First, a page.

Product managers are always looking ahead, and rarely in the rear view mirror. It’s important to not just tackle what’s coming next, but also to take a moment to consider how your past successes can help guide you moving forward.
We’re often so busy worrying about what’s coming next that we don’t take time to stop and reflect on our past successes. In today’s blog post, I will share with you three important reasons why you should record your wins.
I was inspired to write about this after listening to a podcast called Focus on This, created by the productivity company, Full Focus.
Reason #1: It improves your self-esteem and makes you happier.
Every product manager I know could use a boost to their self-esteem, especially when it comes to their careers. We are often our harshest critics, so taking time to identify the things we’re doing well gives us a much-needed boost. This practice can also help keep imposter syndrome at bay.
We don’t always get affirmation from our managers and peers that our actions have a positive impact.
I’ve been fortunate to have worked at companies with regular performance review cycles. Not everyone is so fortunate. Many of my product management coaching clients talk about working for companies that fail to have performance reviews and don’t set goals.
Not setting success goals blows my mind, but this is not the topic for this article. If you want to read more about setting goals as a product manager, here are a couple of links:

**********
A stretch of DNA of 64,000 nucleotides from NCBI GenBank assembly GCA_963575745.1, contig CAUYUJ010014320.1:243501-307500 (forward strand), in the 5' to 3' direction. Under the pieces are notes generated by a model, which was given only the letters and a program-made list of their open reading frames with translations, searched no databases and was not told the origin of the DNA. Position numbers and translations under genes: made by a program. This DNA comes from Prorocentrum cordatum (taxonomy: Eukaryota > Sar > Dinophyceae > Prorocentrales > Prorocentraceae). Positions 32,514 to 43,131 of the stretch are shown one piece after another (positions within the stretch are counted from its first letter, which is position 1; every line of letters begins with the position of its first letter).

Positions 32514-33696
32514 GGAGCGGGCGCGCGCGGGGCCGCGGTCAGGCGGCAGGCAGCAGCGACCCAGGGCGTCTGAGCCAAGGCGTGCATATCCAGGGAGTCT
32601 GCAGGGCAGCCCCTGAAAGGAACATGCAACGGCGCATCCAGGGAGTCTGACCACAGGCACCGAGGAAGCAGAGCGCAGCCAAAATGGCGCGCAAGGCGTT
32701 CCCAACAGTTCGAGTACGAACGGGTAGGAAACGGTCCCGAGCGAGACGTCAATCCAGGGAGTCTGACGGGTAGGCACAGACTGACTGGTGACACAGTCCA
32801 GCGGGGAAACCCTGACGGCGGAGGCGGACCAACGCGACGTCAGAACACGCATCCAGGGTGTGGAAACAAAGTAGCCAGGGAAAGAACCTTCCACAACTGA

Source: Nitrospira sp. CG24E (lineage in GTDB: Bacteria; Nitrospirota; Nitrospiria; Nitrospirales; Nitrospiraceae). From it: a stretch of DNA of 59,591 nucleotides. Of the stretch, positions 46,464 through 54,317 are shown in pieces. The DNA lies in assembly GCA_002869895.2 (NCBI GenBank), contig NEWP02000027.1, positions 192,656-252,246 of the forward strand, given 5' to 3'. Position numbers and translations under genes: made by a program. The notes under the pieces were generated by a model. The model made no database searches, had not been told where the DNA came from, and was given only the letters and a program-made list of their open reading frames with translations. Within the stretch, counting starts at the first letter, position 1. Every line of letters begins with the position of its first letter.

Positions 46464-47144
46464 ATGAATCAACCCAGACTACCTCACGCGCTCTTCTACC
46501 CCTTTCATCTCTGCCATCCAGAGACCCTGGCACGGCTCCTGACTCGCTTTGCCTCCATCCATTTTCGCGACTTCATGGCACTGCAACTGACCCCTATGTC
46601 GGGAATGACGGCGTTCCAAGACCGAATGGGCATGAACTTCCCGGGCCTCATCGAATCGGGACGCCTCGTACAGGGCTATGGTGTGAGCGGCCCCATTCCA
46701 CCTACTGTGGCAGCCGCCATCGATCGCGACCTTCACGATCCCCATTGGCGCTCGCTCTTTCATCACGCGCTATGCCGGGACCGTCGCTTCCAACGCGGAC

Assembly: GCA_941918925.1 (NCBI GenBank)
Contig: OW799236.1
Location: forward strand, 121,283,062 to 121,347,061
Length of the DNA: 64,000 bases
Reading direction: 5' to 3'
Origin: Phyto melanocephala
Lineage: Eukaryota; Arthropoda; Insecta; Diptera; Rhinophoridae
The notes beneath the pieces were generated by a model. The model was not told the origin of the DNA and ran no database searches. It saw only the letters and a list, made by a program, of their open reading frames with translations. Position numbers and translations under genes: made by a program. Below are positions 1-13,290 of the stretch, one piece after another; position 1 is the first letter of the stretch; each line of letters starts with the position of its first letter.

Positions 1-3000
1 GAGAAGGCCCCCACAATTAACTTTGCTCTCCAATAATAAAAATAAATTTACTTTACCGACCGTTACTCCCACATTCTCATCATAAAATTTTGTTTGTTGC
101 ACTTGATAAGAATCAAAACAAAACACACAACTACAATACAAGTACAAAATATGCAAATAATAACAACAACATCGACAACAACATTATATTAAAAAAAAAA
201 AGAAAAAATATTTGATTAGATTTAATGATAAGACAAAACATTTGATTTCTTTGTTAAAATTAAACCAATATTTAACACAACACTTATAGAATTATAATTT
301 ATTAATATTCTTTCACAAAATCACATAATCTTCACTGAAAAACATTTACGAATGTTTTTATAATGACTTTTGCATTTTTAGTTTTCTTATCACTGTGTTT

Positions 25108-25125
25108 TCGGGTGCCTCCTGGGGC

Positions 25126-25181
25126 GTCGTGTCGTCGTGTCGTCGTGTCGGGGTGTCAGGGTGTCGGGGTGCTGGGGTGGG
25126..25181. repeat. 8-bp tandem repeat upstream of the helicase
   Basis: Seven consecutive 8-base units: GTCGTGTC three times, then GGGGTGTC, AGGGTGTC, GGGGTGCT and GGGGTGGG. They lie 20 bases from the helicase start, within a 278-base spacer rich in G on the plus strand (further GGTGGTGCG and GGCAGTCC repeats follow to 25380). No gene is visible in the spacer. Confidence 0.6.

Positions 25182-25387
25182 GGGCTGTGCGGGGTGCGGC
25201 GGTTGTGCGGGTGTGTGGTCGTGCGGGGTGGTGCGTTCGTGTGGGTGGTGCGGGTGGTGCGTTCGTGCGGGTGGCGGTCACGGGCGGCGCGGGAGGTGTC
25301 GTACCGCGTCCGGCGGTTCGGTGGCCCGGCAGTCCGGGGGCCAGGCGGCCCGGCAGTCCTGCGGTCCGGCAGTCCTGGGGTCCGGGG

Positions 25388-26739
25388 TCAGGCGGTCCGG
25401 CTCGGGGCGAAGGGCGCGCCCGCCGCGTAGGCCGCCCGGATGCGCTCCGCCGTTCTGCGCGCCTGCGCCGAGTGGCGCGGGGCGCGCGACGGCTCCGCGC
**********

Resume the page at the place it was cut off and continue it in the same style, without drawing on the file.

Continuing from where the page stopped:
Goal setting for Product Managers
How to Confidently Set Product Manager Goals for the New Year
Reason #2: It helps you understand what’s working.
If you treat your career like a product (and I highly recommend you do), take a lesson from the agile playbook by identifying what’s working. The reason we do this after a sprint is so that we can repeat the things that we’re doing that are most effective. You should do this with your career, too!
I find conducting a quick weekly review is the best way to pause and reflect on what you’ve done the past week. It’s far easier to identify the things that are working when you’re reviewing the past five days rather than doing it at the end of the year, and you can’t remember what you did last month!
Reason #3: It reduces complaining, which can prevent burnout and stress
I’m sure you’ve read articles about the benefits of a gratitude practice. Focusing on what you are grateful for can reduce stress, prevent burnout, and increase resilience.
When you focus on the negative by complaining, it can affect your co-workers as well. Complaining is contagious and leads to a toxic work environment. If you feel you’ve been overlooked for a promotion, this could be why.
Focusing on your wins can minimize this toxic behavior, which could help you get ahead in your career.
If you need help in identifying your wins, let’s chat! Schedule a free career strategy call.